Tempe Bankruptcy And Divorce Lawyer

Bankruptcies and divorces have serious impacts on each other, especially with respect to your property and personal finances.

Contact me, a Tempe bankruptcy and divorce attorney now to discuss your questions and concerns.

Effect Of Bankruptcy In Property Division And Debt Division In Divorce

When one or both spouses file bankruptcy, all of the community property, that is, property that was bought or acquired during the course of the marriage becomes a part of the bankruptcy estate and is available to pay debts. The bankruptcy estate is simply all of your property that you own at the time the bankruptcy is filed.

When you or your spouse file a bankruptcy, an automatic stay immediately prevents creditors from collecting on most debts; however, the automatic stay doesn't prevent you from asking the divorce court to order your spouse to pay child support or alimony.

Once a bankruptcy court decides property is "exempt," that is, it's not part of the bankruptcy estate and so it's not available to be sold to pay debts, the divorce court can then divide that property. Property exemptions are defined not only by federal law (the "Bankruptcy Code"), but also by the laws of the state in which the bankruptcy is filed.

Some examples of federal exemptions include:

  • A specified dollar amount for real property that's for his or her residence, and
  • A specified dollar amount for one motor vehicle, such as your primary car
  • Pensions, 401(k)s or other retirement.

Arizona Attorney Assisting With Property Settlement In Bankruptcy And Divorce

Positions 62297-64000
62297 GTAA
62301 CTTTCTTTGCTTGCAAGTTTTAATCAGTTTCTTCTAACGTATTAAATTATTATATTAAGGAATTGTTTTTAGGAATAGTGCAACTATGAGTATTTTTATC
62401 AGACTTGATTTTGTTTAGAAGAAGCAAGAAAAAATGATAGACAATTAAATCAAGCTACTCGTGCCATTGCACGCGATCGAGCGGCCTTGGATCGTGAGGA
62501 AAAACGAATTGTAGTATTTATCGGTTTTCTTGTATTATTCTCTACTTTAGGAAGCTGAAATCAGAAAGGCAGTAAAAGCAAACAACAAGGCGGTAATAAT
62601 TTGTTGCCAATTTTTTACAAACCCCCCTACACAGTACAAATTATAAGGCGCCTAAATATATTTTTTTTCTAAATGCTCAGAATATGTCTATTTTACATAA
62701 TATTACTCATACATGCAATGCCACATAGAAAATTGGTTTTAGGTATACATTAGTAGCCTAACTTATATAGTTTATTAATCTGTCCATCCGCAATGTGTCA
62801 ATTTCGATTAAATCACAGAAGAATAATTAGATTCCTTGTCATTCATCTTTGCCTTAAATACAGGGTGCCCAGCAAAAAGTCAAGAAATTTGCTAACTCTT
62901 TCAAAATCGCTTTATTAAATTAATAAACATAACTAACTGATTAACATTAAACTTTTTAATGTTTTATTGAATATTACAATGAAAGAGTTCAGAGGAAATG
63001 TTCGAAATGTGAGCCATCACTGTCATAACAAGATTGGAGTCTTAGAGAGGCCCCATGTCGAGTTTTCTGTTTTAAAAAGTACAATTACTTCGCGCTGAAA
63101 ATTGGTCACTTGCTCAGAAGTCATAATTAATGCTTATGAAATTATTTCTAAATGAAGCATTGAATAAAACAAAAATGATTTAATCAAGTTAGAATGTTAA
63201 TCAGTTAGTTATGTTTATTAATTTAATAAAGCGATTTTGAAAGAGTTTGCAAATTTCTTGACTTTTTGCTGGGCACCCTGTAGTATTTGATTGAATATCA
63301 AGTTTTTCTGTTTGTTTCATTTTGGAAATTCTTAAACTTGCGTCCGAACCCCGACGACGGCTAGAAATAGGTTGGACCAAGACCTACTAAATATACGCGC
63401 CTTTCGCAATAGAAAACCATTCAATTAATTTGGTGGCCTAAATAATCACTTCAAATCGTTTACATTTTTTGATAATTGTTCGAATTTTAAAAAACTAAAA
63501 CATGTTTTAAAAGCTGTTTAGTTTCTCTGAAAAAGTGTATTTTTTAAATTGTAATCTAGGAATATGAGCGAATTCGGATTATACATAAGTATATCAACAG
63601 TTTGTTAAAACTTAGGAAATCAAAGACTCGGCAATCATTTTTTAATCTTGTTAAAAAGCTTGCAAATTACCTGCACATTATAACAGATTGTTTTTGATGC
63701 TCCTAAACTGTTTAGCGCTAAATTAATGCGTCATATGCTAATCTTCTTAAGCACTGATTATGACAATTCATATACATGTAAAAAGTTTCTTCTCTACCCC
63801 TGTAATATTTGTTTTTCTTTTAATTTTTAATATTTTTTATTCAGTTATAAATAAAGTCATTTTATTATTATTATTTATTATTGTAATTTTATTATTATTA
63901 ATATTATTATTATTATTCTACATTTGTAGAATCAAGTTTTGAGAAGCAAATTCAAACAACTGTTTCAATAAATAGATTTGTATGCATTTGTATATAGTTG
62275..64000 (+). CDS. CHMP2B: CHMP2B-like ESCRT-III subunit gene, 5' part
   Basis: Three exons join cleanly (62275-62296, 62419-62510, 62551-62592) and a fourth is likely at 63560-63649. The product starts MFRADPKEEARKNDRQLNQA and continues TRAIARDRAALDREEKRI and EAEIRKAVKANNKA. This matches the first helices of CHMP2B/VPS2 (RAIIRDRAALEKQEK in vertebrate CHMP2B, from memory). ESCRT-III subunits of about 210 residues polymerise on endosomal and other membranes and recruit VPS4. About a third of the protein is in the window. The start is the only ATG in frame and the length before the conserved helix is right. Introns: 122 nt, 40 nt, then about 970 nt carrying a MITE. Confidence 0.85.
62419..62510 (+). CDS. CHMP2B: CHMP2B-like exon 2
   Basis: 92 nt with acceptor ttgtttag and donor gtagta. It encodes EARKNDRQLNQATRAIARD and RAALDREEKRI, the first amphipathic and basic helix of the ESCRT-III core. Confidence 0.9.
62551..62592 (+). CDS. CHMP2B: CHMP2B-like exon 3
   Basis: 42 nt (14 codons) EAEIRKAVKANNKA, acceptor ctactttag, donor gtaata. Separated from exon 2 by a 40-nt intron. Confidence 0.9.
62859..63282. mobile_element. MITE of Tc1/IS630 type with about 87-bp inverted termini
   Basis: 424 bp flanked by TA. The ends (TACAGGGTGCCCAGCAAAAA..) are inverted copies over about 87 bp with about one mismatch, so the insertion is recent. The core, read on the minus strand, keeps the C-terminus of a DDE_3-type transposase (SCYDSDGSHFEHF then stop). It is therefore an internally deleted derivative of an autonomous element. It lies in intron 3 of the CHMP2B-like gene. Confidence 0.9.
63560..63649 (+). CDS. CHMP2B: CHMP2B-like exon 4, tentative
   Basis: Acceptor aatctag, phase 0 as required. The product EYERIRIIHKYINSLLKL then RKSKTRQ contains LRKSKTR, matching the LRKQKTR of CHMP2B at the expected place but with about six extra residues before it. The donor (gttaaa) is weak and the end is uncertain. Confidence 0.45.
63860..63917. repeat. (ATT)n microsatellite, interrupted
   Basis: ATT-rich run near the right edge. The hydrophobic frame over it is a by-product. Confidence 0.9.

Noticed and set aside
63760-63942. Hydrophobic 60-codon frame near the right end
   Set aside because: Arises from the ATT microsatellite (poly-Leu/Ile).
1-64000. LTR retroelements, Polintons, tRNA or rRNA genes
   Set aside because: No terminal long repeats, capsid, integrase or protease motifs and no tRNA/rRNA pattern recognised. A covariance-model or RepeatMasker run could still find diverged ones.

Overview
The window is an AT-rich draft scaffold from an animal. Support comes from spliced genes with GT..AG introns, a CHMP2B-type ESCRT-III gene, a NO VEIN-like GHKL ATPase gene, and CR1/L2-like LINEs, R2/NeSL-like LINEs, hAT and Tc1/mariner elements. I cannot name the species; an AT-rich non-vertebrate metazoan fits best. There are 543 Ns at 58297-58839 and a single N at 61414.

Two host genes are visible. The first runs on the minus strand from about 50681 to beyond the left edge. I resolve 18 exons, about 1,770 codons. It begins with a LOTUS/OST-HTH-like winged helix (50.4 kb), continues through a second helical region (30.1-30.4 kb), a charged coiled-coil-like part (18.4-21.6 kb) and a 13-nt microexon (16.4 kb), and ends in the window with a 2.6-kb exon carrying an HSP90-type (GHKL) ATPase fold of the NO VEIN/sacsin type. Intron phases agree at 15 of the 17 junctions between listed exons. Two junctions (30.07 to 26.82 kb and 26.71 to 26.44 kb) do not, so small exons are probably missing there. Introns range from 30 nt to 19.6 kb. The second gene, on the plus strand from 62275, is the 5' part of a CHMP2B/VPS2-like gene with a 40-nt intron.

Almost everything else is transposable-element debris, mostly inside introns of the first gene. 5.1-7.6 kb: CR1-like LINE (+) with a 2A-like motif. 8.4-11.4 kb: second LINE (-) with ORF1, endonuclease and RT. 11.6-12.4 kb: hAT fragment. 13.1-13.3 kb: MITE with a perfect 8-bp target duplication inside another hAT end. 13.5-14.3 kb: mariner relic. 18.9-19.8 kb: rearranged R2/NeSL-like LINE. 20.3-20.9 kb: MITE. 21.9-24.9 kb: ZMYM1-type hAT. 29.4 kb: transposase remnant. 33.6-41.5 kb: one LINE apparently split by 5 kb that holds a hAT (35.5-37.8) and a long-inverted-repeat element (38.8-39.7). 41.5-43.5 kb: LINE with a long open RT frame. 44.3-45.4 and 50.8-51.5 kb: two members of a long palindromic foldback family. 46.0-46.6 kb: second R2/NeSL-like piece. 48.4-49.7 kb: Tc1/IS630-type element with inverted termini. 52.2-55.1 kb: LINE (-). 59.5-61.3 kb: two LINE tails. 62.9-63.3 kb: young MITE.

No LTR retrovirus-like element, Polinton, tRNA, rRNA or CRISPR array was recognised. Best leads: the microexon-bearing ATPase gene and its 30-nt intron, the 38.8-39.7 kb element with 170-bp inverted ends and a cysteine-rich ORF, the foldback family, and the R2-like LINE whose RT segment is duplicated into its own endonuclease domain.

Negotiating a property settlement in the midst of bankruptcy is complicated. Debts related to a property settlement are presumed to be "nondischargeable" in bankruptcy, meaning that the person who files bankruptcy can't have those debts wiped out and must still be responsible for them. But the bankruptcy court will wipe out those debts if the person filing for bankruptcy can show:

  • That he or she can't pay the debt and still take care of him or herself and any dependents, or
  • That wiping out the debt would result in a benefit to the person filing the bankruptcy that outweighs any harm done to his or her former spouse or child by nonpayment.

If you think your spouse is contemplating bankruptcy after your divorce is final, you'll want to draft your property settlement in such a way that your spouse's obligation looks like a support obligation instead of a property settlement because support obligations are more difficult to have discharged. You can also protect yourself by attaching property liens or incorporating indemnity clauses into your divorce settlement.

Using My Financial Background to Your Benefit

The intertwined issues of divorce and bankruptcy are confusing at best, and highly damaging at worst. If you find yourself in this position, it makes sense to find a lawyer who can help you with all these issues.

With an MBA in finance and an LL.M. (post law degree) in taxation, I have the background to carefully analyze your and your spouse's financial circumstances in order to give you skilled, personalized advice about your divorce and bankruptcy options.

Contact Me, A Phoenix, Arizona, Lawyer With Questions About Property Liens

Whether you are considering filing for bankruptcy before your divorce, during your divorce or if you are concerned that your spouse may be taking advantage of the bankruptcy process, don't hesitate to contact me, an Arizona property settlement lawyer to discuss what I can do to aggressively protect your rights.